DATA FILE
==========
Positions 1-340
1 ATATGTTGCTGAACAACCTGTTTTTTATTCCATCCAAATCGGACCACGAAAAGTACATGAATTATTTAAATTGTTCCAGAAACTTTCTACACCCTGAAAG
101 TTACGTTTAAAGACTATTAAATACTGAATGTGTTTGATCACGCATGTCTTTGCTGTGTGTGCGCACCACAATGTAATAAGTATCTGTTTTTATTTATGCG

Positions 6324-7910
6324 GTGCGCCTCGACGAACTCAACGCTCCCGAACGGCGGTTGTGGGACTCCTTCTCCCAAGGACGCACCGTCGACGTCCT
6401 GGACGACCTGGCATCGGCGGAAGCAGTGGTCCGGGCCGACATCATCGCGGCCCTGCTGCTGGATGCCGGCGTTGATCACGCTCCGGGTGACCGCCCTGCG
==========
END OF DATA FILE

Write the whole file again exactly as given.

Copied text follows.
Positions 1-340
1 ATATGTTGCTGAACAACCTGTTTTTTATTCCATCCAAATCGGACCACGAAAAGTACATGAATTATTTAAATTGTTCCAGAAACTTTCTACACCCTGAAAG
101 TTACGTTTAAAGACTATTAAATACTGAATGTGTTTGATCACGCATGTCTTTGCTGTGTGTGCGCACCACAATGTAATAAGTATCTGTTTTTATTTATGCG

Positions 6324-7910
6324 GTGCGCCTCGACGAACTCAACGCTCCCGAACGGCGGTTGTGGGACTCCTTCTCCCAAGGACGCACCGTCGACGTCCT
6401 GGACGACCTGGCATCGGCGGAAGCAGTGGTCCGGGCCGACATCATCGCGGCCCTGCTGCTGGATGCCGGCGTTGATCACGCTCCGGGTGACCGCCCTGCG